Friday, May 26


Missed this last week, but ya gotta love this lede:

"Putting a confusing twist on the health value of fish oil, a new study suggests that eating lots of fish may actually boost the risk of atrial fibrillation, a potentially dangerous heart condition, in certain people." The "HealthDay" reporter isn't the only one who's confused, as documented here via our panoply of studies showing dangerous effects of fish consumption. Those who are familiar with this volume of scientific studies, of course, are not confused at all about the purported "health value" of fish.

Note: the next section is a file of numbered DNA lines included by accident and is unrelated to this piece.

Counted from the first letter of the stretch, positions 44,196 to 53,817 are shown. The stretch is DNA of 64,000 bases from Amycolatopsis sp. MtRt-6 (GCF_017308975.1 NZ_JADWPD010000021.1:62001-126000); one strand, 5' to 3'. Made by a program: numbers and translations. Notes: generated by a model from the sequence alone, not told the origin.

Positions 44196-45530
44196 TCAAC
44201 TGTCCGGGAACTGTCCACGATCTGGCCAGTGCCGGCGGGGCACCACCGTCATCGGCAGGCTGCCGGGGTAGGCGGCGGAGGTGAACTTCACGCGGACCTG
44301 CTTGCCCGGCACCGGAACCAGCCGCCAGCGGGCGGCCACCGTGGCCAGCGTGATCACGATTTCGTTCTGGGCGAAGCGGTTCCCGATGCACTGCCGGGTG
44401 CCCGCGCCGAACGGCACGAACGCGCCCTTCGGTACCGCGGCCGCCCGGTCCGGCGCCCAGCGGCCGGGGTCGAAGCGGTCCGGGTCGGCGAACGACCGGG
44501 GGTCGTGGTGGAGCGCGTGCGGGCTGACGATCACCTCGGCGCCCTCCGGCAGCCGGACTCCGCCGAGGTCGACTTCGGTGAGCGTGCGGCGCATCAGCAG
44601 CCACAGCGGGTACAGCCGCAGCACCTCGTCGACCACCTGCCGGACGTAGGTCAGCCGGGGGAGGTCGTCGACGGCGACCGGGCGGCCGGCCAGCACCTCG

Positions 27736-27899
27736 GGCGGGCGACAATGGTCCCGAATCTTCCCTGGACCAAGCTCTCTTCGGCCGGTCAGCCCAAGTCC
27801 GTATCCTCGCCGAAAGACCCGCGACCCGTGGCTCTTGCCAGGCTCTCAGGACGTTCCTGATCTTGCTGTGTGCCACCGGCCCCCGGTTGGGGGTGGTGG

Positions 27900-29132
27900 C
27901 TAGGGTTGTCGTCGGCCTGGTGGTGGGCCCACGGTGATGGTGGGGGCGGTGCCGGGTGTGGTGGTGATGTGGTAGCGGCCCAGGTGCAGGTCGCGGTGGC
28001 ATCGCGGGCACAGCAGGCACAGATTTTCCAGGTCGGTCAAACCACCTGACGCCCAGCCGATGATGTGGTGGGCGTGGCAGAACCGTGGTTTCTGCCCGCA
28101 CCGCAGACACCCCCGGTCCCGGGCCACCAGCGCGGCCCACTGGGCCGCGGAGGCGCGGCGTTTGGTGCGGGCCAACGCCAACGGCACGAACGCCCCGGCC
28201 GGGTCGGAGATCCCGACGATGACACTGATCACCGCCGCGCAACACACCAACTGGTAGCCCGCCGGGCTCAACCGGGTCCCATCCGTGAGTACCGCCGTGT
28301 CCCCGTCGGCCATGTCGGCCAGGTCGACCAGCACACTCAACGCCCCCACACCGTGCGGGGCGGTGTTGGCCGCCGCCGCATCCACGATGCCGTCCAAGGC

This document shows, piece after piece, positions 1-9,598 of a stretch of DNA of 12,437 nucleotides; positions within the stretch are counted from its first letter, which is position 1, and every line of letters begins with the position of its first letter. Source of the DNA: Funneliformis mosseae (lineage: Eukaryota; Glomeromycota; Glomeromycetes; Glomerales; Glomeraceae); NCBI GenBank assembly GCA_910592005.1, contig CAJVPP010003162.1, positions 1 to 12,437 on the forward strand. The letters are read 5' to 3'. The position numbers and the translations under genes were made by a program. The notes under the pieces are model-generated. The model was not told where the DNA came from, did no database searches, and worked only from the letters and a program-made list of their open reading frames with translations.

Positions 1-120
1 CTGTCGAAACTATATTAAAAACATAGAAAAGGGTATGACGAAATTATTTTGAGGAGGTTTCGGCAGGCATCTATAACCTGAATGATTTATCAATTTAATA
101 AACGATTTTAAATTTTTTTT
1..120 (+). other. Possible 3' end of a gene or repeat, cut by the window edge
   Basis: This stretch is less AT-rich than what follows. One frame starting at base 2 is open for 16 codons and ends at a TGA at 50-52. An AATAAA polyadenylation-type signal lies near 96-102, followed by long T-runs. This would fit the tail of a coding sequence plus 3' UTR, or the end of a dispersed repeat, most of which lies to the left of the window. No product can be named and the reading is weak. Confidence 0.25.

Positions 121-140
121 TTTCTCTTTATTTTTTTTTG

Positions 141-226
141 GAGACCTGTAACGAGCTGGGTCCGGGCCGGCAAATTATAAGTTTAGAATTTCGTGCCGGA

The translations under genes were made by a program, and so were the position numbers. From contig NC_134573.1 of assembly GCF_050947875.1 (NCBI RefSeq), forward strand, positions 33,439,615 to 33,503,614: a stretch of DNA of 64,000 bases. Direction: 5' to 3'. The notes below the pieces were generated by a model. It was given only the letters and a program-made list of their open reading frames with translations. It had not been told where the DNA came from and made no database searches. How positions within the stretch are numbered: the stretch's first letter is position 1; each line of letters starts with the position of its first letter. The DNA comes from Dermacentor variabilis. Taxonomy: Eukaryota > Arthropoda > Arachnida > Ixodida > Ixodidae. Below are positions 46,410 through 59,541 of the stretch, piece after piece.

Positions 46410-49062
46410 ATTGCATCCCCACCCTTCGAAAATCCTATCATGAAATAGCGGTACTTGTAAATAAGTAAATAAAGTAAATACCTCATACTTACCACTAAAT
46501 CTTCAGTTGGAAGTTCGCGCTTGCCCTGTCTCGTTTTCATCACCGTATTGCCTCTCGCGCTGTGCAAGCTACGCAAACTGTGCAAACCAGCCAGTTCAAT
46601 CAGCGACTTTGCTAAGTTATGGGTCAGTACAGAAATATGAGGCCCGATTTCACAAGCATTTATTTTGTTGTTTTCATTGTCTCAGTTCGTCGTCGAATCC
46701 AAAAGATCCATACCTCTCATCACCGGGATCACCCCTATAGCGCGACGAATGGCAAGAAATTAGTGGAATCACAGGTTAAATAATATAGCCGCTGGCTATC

But there's more. As with milk and calcium, there's a bizarre double-standard that seems to blind either the reporting or the scientific inquiry behind it: When there's a positive benefit, it's ascribed to the food (fish, milk) rather than the active component (Omega-3s, calcium), and plant-based sources (flax, leafy greens) are ignored as alternative foods. The take-away is simply "eat fish" or "drink milk." But as here, when there's a problem, suddenly this is ascribed to the component itself rather than the food. Was the study actually done on Omega-3s? Not from the sound of it. Why didn't they do a comparison of people consuming fish oil vs. people consuming flax in order to nail down whether Omega-3s themselves actually cause any heart problems? It's almost as if... they don't want to know!

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